On 10/2/2013 5:15 PM, Stathis Papaioannou wrote:
On 1 October 2013 23:31, Pierz <pier...@gmail.com> wrote:
Maybe. It would be a lot more profound if we definitely *could* reproduce the 
brain's behaviour. The devil is in the detail as they say. But a challenge to 
Chalmer's position has occurred to me. It seems to me that Bruno has 
convincingly argued that *if* comp holds, then consciousness supervenes on the 
computation, not on the physical matter.
When I say "comp holds" I mean in the first instance that my physical
brain could be replaced with an appropriate computer and I would still
be me. But this assumption leads to the conclusion that the computer
is not actually needed, just the computation as platonic object.

But what if you were just slightly different or different only in some rare circumstances (like being in an MRI), which seems very likely?

So if
it's true that my brain could be replaced with a physical computer
then my brain and the computer were not physical in a fundamental
sense in the first place!

But this depends on the MGA or Olympia argument, which find suspect.

While this is circular-sounding I don't
think that it's actually contradictory. It is not a necessary premise
of Chalmer's argument (or indeed, for most scientific arguments) that
there be a fundamental physical reality.

As for reproducing the brain's behaviour, it comes down to whether
brain physics is computable. It probably *is* computable, since we
have not found evidence of non-computable physics of which I am aware.

Suppose it was not Turing computable, but was computable in some other sense (e.g. hypercomputable). Aren't you just setting up a tautology in which whatever the brain does, whatever the universe does, we'll call it X-computable. Already we have one good model of the universe, Copenhagen QM, that says it's not Turing computable.

If it is not, then computationalism is false. But even if
computationalism is false, Chalmer's argument still shows that
*functionalism* is true. Computationalism is a subset of
functionalism.

But functionalism suggests that what counts is the output, not the manner in 
which it as arrived at. That is to say, the brain or whatever neural subunit or 
computer is doing the processing is a black box. You input something and then 
read the output, but the intervening steps don't matter. Consider what this 
might mean in terms of a brain. Let's say a vastly advanced alien species comes 
to earth. It looks at our puny little brains and decides to make one to fool 
us. This constructed person/brain receives normal conversational input and 
outputs conversation that it knows will perfectly mimic a human being. But in 
fact the computer doing this processing is vastly superior to the human brain. 
It's like a modern PC emulating a TRS-80, except much more so. When it 
computes/thinks up a response, it draws on a vast amount of knowledge, 
intelligence and creativity and accesses qualia undreamed of by a human. Yet 
its response will completely fool any normal human and will pass Turing tests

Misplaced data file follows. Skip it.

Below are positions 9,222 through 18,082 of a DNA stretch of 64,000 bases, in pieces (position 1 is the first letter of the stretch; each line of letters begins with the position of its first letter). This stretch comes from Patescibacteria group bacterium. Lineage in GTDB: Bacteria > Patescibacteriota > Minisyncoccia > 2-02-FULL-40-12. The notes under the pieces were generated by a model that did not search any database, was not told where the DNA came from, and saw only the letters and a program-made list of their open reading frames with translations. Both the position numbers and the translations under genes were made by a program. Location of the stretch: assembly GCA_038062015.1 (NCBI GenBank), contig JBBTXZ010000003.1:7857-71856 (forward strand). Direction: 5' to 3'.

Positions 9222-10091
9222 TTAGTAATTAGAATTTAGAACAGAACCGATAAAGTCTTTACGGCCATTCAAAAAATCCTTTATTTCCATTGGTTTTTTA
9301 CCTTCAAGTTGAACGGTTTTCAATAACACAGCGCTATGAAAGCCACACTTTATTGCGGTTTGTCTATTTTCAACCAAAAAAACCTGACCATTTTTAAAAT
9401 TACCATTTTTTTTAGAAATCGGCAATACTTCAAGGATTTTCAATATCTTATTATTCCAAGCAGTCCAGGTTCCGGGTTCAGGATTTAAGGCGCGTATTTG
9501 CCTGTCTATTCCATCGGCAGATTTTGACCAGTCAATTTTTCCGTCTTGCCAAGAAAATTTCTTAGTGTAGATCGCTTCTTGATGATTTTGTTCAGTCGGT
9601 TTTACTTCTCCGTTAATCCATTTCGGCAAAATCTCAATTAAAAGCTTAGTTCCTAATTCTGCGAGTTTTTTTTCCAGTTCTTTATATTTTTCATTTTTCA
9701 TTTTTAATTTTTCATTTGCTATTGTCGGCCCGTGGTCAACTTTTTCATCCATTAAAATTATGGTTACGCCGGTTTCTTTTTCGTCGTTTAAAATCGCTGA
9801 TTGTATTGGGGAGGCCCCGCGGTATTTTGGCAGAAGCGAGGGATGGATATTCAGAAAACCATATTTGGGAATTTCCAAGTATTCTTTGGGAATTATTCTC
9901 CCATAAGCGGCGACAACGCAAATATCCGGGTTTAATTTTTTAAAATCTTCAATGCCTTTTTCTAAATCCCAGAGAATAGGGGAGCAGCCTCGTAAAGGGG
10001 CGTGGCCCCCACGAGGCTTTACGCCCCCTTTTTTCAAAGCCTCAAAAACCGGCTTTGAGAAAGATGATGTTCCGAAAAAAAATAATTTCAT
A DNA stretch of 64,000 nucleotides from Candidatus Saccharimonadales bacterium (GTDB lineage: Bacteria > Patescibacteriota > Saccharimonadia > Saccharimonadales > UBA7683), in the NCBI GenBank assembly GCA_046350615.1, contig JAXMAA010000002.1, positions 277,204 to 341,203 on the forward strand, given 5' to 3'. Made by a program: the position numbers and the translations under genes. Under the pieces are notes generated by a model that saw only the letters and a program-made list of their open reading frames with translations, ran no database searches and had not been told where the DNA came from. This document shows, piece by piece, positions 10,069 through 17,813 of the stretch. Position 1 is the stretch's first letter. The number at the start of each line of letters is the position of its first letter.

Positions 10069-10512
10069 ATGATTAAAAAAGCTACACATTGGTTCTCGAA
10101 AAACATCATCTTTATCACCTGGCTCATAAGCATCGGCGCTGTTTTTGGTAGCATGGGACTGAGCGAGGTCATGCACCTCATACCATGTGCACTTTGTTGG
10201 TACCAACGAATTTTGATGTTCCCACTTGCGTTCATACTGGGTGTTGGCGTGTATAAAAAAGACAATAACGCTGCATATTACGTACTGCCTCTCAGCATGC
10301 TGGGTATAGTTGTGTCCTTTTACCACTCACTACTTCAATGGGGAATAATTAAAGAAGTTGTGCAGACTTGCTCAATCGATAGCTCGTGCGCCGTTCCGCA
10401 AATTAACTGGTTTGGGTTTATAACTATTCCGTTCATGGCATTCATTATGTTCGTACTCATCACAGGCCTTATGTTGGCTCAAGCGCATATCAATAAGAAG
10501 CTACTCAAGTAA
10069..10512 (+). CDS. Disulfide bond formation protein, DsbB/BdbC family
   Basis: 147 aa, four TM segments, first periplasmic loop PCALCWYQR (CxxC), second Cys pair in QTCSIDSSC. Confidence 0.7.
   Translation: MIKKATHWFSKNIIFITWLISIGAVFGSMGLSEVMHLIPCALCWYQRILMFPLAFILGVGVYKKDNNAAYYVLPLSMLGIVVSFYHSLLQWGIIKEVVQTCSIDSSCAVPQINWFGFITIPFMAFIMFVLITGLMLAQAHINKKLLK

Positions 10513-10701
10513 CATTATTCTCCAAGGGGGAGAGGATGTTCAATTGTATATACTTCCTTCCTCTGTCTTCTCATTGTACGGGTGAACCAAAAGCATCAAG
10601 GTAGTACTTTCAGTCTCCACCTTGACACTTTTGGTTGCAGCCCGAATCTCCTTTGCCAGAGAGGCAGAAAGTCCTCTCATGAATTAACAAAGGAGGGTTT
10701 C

till the cows come home. What this thought experiment shows is that, while 
half-qualia may be absurd, it most certainly is possible to reproduce the 
outputs of a brain without replicating its qualia. It might have completely 
different qualia, just as a very good actor's emotions can't be distinguished 
from the real thing, even though his or her internal experience is quite 
different. And if qualia can be quite different even though the functional 
outputs are the same, this does seem to leave functionalism in something of a 
quandary. All we can say is that there must be some kind of qualia occurring, 
rather a different result from what Chalmers is claiming. When we extend this 
type of scenario to artificial neurons or partial brain prostheses as in 
Chamer's paper, we quickly run up against perplexing problems. Imagine the 
advanced alien provides these prostheses. It takes the same inputs and 
generates the same correct outputs, but it processes those inputs within a much 
vaster, more complex system. Does the brain utilizing this advanced prosthesis 
experience a kind of expanded consciousness because of this, without that 
difference being detectable? Or do the qualia remain somehow confined to the 
prosthesis (whatever that means)? These crazy quandaries suggest to me that 
basically, we don't know shit.
Essentially, I think that if the alien computer reproduces human
behaviour then it will also reproduce human qualia. Start with a
prosthesis that replaces 1% of the brain. If it has different qualia
despite copying the original neurons' I/O behaviour then very quickly
the system will deteriorate: the brain's owner will notice that the
qualia are different and behave differently

I don't see how you can be sure of that. How will he compare his qualia of red now with his qualia of red before? And why would small differences imply "the system will quickly deteriorate". Suppose he became color blind - which he could realize - Color blind people are still conscious.

, which is impossible if
the original assumption about copying the original neurons' I/O
behaviour is true.

See above point about approximation and circumstance.

The same is the case if the prosthesis replaces 99%
of the neurons - the 1% remaining neurons would notice that the qualia
were different and deviate from normal behaviour, and the same would
be the case if only one of the original neurons were present.

You seem to be agreeing with Craig that each neuron alone is conscious.

If you
assume it is possible that the prosthesis reproduces the I/O behaviour
but not the qualia you get a contradiction, and a contradiction is
worse than a crazy quandary.

I agree if you generalize that to "reproduces the i/o behaviour in all circumstances and to a very high fidelity."

Brent





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